I'm going no 'poo.
What is "no 'poo"?
It's the funny little abbreviation for not using shampoo and conditioner. The term "no 'poo" most specifically refers to replacing your shampoo with a baking soda and water solution and replacing your conditioner with a vinegar and water rinse.
Why am I doing this?
Actually there are multiple reasons.
- Originally, I was inspired by this post about the "Curly Girl" method. I made the switch about a year ago to a sulfate free shampoo because it is not only better for everyone's hair (sulfates strip the natural oils from your hair), but specifically better for curly and wavy hair types. It was pretty much a choice inspired by vanity; I wanted my curls to look better.
- More recently, my desire to get away from shampoo altogether is prompted by my hormonal issues and PCOS. Different chemicals can further mess with the delicate balance of hormones and removing these chemicals can help to restore that balance.
- It's cheaper. Baking soda and vinegar cost pennies compared to the L'Oreal Everpure (a readily available sulfate free shampoo) I was using.
- Ultimately, going no 'poo will restore your bodies natural balance of hormones giving you healthier hair, a healthier scalp (I have problems with mine), and allowing you to wash your hair less often. Because regular shampoo strips your hair of its natural oils, your hair overcompensates giving you oily hair and causing you to need to shampoo more often. The idea of being caught in this vicious cycle irritates me.
How do you do it?
I googled no' poo recipes and came up with a variety of options. The most basic are the baking soda and vinegar solutions, but there is no exact science to those. The amount and frequency of baking soda and vinegar are dependent on how your hair responds to it. Below are links to some of my sources.
Misty Moncur: No 'Poo recipes (this one has the most variety)
Keep in mind...
- There is a transition period as your hair adjusts. Most people say up to two weeks, but I've also heard up to a month. I'm hoping that because I've already been using a sulfate free shampoo, my transition time won't be as long. So far (see below) it's been manageable.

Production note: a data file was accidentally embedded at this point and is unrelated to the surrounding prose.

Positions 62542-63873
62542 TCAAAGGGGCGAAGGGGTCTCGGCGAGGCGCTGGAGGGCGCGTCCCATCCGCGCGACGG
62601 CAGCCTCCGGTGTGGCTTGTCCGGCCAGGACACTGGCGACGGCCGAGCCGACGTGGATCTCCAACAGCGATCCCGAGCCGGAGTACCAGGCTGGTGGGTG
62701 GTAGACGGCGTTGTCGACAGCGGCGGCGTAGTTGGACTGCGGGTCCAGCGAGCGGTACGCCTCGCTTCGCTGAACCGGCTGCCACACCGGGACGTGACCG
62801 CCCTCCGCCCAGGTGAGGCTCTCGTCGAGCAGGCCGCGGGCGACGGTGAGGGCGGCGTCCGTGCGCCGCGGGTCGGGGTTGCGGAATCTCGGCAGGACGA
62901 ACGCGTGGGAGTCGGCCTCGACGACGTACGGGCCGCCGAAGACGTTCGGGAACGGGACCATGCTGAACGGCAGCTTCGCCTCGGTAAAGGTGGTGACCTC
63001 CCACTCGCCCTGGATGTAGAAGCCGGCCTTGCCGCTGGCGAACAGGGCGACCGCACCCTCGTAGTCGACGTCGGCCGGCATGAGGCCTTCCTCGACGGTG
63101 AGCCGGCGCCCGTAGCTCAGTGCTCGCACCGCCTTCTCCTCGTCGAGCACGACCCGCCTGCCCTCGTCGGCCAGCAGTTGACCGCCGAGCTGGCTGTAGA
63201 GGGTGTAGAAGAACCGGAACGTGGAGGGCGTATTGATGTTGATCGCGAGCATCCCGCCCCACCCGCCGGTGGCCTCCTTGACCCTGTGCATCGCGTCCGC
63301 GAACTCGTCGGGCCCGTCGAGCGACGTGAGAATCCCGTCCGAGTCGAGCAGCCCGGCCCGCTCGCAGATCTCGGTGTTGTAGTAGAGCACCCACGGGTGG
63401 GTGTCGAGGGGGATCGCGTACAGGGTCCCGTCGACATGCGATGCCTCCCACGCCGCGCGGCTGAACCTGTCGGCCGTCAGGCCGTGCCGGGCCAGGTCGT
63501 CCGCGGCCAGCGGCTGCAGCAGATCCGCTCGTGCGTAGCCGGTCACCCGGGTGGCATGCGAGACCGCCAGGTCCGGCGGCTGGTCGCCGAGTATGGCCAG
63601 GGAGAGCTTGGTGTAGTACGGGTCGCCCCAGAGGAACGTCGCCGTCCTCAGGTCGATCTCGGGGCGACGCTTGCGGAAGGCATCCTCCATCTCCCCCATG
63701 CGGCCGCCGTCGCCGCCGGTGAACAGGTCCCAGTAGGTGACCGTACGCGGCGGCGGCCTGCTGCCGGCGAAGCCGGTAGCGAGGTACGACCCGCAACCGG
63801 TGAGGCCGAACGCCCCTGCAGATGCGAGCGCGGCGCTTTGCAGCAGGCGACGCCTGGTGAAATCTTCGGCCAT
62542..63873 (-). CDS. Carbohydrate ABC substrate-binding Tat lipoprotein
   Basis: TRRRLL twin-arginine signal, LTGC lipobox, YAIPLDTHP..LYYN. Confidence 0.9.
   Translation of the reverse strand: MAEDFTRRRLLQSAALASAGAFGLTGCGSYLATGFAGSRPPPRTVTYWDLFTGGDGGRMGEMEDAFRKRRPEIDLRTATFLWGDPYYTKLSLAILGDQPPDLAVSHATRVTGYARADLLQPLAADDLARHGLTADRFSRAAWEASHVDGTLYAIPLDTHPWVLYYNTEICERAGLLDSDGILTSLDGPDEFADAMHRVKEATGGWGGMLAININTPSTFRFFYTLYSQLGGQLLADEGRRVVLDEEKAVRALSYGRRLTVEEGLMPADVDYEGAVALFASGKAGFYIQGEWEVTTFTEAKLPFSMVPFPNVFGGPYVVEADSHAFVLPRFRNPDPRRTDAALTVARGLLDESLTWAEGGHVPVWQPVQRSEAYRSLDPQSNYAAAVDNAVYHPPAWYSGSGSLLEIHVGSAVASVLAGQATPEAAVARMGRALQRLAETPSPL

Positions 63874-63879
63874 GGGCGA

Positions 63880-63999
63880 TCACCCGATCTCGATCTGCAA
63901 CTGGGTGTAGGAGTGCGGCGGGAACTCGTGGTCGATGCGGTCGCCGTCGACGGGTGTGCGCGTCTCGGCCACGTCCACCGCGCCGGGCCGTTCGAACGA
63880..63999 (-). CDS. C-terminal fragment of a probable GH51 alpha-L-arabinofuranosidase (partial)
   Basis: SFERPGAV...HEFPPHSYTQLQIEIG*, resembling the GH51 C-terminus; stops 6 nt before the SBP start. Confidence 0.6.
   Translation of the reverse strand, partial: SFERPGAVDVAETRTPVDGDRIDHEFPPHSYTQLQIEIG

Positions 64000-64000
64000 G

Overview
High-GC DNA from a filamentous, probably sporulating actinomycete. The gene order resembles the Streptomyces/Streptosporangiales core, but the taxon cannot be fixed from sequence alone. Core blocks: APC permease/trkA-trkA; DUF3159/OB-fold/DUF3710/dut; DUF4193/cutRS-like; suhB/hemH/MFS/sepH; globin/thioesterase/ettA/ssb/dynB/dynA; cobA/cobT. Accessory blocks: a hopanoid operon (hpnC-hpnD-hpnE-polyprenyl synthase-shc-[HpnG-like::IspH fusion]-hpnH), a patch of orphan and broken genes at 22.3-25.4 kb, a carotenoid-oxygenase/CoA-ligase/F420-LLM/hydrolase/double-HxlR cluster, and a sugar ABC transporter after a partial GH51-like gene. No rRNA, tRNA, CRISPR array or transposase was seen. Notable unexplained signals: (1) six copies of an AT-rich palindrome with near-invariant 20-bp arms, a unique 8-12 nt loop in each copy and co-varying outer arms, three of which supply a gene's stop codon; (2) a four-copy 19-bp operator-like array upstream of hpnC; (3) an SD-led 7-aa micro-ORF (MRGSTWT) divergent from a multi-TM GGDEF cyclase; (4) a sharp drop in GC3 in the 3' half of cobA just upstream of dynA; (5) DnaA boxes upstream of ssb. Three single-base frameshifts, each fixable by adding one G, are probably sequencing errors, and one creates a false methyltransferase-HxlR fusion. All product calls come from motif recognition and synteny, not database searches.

- It's not going to feel like using shampoo. There is no lather. No foamy scrubbing. This is actually better for curls specifically because you're not damaging your hair with that rough rubbing.
- There are alternative ways to go no 'poo or low 'poo including specialty shampoos and natural shampoos. In fact, the creator of the Curly Girl method mentioned above helped to create something call Deva Curl which is a hair care system designed around curly hair. Wen is also a low 'poo alternative. As cost was one of my motives, I didn't spend much time looking into these.
How's it going so far?
Below is my no 'poo journal. I plan to try to update as I continue on.
Day 1: Used a baking soda and water solution, squirted on hair, rubbed it in a little bit, and rinsed it out. Let hair dry naturally. Curls were bouncy and full. Hair did not feel greasy.
Day 2: Used the same baking soda and water solution. This time I let it sit in my hair for a few minutes. I also made a vinegar and water solution (I used red wine vinegar because I was out of apple cider vinegar) and poured that on my hair then rinsed it out. Hair felt clean coming out of the shower. I decided to blow dry and straighten and it felt and looked a little greasy. I tried sprinkling some dry baking soda in it and running my fingers through it. That not only got rid of the greasy look, but also the greasy feel. Hair had great body.
Day 3: Used the baking soda and water solution. I didn't like the way my hair felt after I rinsed it out. It was difficult to run my fingers through it, and I really wanted conditioner. I think the vinegar rinse might have helped with that, but I didn't have time to make up a cup because I was running late. I let my hair air dry and it didn't feel as nice or curl as nicely as it did on day 1.
How about you? Have any of you tried this? If so, how was your experience?